“The music of the harp has a way of opening the heart. There are many technical reasons about how the vibrations of the harp can resonate with the body, but the more straightforward, compelling reason is that the harp has been shown to have the ability to open the heart. Music opens us in ways that are gentle and invisible. It is the back door to the soul. It slips in unannounced and is the Spirit’s vehicle or ambassador for communion and healing. Music bypasses barriers and resistances that we create emotionally and mentally and seems to be able to slip in and sit in witness with us as we navigate troubled waters. Music creates a type of entrainment that allows us to rise above current levels of functioning and brings us into harmony with a greater purpose and sense of being. The whole idea of harmony is that we are in tune with one another–that we fit into a greater picture–that we each sound a unique note and are able to participate in the greater symphonic work of at-one-moment. Music helps us to remember that we are one. It tunes us up and draws us together and in the process helps to heal our sense of separation.
In this sense, music can speak for us and through us when words fail and fall short. Music gives voice to the unspeakable through an instrument like the harp. The music of the harp creates an atmosphere of peace that sweeps away fear, depression, desperation, and hopelessness. It creates an opening for healing to take place.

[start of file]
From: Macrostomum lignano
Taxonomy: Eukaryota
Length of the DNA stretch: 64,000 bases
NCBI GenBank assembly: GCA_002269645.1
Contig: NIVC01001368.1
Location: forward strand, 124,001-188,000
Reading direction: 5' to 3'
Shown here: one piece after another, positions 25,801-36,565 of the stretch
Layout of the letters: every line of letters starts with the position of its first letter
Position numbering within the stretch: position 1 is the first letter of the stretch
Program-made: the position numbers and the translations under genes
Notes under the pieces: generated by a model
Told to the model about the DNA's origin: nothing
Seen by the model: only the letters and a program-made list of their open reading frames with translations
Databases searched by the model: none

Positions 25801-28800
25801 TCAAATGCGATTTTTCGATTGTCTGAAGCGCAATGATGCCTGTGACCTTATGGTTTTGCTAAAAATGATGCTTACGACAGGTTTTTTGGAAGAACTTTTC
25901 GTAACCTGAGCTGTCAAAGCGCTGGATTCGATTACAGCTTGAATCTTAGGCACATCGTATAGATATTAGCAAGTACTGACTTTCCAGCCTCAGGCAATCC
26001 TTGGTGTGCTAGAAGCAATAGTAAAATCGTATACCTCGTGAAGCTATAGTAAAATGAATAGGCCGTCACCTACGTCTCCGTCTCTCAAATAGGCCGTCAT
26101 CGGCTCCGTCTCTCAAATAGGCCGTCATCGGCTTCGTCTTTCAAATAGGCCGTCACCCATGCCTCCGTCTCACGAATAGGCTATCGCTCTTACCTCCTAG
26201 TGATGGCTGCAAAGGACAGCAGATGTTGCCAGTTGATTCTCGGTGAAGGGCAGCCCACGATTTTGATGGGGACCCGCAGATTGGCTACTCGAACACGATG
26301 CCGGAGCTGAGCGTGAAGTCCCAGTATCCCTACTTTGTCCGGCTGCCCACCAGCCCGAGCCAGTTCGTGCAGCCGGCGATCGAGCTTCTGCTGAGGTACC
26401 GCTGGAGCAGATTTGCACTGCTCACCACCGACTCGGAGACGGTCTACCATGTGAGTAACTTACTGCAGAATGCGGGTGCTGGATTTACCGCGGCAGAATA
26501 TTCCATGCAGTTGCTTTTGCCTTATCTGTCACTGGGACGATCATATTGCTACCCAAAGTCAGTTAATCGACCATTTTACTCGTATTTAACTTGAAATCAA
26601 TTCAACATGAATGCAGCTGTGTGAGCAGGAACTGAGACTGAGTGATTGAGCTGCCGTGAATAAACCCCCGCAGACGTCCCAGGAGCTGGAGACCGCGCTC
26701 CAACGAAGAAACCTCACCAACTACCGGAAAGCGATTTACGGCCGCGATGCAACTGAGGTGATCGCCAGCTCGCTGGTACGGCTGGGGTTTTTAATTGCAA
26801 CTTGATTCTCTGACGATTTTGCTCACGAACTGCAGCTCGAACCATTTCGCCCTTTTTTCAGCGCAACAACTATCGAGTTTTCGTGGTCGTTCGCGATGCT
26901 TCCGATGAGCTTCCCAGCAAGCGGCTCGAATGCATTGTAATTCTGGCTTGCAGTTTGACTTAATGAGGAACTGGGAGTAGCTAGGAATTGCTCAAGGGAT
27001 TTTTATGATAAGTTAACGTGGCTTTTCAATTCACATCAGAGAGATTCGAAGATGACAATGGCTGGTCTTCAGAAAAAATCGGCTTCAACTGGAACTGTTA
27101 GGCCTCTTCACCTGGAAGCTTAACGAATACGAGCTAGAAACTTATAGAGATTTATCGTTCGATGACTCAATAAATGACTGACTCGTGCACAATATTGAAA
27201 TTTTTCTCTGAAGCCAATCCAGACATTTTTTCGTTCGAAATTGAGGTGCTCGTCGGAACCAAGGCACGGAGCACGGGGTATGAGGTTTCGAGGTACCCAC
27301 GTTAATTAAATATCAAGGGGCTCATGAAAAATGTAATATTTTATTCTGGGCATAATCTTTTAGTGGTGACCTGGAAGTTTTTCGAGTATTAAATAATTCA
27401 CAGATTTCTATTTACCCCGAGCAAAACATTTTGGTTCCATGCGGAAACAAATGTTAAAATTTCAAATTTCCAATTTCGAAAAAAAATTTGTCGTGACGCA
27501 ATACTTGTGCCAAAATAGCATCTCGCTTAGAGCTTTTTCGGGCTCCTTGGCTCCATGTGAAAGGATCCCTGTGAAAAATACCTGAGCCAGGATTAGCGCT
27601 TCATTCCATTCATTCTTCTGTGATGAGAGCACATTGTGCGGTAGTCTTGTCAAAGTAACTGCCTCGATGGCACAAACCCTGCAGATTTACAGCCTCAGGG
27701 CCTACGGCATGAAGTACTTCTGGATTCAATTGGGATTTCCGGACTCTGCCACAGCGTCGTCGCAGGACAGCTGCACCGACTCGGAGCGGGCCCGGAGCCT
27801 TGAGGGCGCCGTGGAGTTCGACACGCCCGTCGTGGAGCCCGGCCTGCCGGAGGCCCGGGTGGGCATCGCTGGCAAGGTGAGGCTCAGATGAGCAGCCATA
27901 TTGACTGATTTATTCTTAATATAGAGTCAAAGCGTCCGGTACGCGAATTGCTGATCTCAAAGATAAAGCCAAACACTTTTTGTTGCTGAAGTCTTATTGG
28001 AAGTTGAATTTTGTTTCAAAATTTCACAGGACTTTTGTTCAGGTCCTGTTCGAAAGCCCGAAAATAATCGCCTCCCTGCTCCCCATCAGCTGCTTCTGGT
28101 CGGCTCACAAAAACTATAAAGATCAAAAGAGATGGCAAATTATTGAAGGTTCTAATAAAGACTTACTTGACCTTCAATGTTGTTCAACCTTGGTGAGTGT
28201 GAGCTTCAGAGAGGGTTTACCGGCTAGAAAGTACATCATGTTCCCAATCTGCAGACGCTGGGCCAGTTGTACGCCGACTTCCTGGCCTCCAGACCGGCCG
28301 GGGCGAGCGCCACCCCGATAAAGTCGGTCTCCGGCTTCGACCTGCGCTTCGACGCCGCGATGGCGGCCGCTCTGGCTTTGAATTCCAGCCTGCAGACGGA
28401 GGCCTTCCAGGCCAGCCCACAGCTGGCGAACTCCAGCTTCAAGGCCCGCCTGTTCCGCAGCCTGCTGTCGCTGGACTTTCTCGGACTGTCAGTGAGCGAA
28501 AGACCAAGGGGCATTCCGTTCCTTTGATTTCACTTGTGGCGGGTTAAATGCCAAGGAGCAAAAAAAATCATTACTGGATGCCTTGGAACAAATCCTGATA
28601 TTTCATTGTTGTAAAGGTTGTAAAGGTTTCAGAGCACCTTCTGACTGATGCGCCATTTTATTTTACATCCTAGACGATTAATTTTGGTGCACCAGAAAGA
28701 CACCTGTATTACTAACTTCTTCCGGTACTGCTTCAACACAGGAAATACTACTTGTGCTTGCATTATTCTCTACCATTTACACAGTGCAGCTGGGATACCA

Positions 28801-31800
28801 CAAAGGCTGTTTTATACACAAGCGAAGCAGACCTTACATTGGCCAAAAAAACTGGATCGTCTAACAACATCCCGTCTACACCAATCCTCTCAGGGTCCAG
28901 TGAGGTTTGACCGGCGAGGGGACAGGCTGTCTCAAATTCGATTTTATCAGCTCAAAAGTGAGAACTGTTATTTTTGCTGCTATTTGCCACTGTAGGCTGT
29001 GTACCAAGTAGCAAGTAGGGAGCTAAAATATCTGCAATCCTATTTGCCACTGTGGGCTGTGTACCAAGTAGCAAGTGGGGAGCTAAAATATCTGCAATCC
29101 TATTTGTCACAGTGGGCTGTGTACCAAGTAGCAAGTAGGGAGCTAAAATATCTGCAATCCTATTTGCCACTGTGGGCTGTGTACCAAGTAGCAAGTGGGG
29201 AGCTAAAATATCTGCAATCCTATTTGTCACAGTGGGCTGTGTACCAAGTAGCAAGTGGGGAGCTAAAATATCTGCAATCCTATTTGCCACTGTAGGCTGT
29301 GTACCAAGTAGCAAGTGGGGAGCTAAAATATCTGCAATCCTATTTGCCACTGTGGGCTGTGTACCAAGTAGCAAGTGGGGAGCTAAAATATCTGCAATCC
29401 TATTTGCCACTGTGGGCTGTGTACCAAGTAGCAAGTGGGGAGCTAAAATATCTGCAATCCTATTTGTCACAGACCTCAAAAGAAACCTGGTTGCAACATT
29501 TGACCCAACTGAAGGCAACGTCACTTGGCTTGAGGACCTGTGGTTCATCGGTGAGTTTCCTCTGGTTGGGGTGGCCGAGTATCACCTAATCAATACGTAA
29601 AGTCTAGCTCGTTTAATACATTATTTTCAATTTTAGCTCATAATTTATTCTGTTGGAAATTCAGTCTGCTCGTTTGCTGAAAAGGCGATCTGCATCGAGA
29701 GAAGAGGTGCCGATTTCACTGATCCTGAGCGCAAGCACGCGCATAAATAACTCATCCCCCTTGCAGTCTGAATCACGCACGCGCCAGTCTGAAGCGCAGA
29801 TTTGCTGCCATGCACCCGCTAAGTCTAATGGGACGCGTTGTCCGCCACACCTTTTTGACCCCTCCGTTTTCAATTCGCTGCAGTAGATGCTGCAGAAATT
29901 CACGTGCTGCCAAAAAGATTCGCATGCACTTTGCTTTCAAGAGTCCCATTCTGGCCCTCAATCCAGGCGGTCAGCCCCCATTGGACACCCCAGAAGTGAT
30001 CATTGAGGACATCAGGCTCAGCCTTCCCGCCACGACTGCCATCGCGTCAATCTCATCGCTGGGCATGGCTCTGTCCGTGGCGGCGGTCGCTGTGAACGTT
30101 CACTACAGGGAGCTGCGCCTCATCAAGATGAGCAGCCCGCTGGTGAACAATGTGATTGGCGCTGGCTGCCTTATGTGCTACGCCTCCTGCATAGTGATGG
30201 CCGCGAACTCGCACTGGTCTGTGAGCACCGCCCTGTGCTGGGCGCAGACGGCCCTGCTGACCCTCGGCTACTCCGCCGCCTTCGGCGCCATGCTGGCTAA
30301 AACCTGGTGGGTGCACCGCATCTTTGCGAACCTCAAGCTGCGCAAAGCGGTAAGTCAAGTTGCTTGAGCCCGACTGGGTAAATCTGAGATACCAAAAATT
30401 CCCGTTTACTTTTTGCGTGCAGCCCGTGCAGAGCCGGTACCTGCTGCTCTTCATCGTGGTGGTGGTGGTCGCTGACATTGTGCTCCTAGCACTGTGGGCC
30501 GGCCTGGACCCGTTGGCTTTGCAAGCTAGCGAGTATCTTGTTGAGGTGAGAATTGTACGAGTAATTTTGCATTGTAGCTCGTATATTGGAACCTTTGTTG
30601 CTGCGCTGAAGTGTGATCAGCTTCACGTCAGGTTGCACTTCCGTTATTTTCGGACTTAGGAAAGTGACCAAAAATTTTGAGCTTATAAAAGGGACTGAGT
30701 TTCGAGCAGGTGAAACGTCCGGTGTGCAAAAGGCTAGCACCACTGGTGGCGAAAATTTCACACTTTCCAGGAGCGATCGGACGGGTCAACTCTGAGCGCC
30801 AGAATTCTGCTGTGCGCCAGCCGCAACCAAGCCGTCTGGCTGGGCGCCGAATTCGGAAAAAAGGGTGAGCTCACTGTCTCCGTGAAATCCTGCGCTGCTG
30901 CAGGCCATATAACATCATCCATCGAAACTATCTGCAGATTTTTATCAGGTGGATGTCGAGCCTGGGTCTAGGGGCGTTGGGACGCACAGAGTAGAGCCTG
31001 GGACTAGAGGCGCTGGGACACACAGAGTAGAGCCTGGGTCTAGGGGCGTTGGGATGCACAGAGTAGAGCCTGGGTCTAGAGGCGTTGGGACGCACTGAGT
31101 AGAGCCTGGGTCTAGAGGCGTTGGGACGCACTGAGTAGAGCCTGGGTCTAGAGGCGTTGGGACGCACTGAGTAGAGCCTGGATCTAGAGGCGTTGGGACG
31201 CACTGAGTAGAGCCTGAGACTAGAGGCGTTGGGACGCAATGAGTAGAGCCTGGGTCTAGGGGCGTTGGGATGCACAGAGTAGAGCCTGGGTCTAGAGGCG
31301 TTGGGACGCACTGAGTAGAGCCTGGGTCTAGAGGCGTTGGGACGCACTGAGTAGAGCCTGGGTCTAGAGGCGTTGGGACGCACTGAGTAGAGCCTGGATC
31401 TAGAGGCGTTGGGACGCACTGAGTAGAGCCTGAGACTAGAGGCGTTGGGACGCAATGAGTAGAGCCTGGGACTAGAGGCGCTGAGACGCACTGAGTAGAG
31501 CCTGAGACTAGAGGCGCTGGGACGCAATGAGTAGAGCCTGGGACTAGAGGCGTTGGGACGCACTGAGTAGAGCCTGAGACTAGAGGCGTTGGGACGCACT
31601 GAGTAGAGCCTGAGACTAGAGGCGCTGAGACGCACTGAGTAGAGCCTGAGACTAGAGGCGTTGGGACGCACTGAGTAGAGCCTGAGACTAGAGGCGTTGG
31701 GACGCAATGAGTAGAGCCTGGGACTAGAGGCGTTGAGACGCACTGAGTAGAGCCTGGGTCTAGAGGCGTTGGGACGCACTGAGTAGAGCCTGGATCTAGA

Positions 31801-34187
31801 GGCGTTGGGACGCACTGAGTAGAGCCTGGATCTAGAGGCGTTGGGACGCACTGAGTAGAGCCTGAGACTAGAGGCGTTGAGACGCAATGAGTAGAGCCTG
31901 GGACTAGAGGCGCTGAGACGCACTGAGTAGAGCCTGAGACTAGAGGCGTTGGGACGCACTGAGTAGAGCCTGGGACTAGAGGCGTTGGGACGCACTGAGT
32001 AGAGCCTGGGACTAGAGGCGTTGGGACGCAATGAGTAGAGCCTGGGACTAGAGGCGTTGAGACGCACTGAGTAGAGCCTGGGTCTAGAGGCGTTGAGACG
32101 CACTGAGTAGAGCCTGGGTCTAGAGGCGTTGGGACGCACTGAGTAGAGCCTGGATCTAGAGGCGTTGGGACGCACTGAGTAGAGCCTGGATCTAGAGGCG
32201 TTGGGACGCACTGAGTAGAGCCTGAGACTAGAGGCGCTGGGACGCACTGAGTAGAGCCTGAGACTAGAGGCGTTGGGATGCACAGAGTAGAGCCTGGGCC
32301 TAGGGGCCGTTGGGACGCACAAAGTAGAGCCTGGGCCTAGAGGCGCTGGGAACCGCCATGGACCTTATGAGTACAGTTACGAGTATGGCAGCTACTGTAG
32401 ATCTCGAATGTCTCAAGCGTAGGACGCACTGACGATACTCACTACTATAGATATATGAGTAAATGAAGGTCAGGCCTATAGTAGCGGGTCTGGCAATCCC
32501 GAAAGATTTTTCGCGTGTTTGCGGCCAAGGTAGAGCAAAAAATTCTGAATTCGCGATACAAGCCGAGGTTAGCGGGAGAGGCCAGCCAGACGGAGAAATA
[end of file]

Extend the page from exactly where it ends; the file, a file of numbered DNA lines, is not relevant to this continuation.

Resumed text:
When music opens the heart of a person it creates the space for healing to happen, and this is how music becomes the vehicle for healing, which is about creating spiritual wholeness.”
After reading her explanation of the deeper power of music in general and the harp in particular, I began to understand what had transpired at the Aliyah harp concert.
The artist through the strings of the harp itself, along with the words and music, opened up the women present and we began to express soulful concepts and beautiful flowing Torah concepts. It brought us such a sense of harmony and oneness. No one wanted the concert to end…it was a very deep experience. Perhaps because it was an intimate setting and everyone was vested in being present. As one woman would share a thought, in between songs, others would comment and add to the thoughts…it was definitely a symphonic at-one-moment as Julie Smith relates. The music absolutely created an atmosphere of peace and joy…it was palpable.
The stunning and very real concepts expressed by Julie Smith relating to music completely personify the experience of Aliyah, where the Nation of Israel, the Torah of Israel and the Land of Israel are one. Yes, unequivocally, Aliyah opens us up in soulful ways that are gentle and invisible, exactly like the harp…the only difference however is as Julie Smith stated, whereas music is the back door to the soul, Aliyah is the front door to the soul…..Rachael Rosenbaum showed us that clearly in her Aliyah harp concert, as her soul spirited music moved us upwards to heavenly realms and kept us earth-bound to our Jewish oneness. It felt great. Wish you could have been here!
May we speedily merit to hear the strains of the Leviim in the Beit haMikdash
Rachael is currently living in Ma’alot and her email is firstname.lastname@example.org.
She is available for concerts.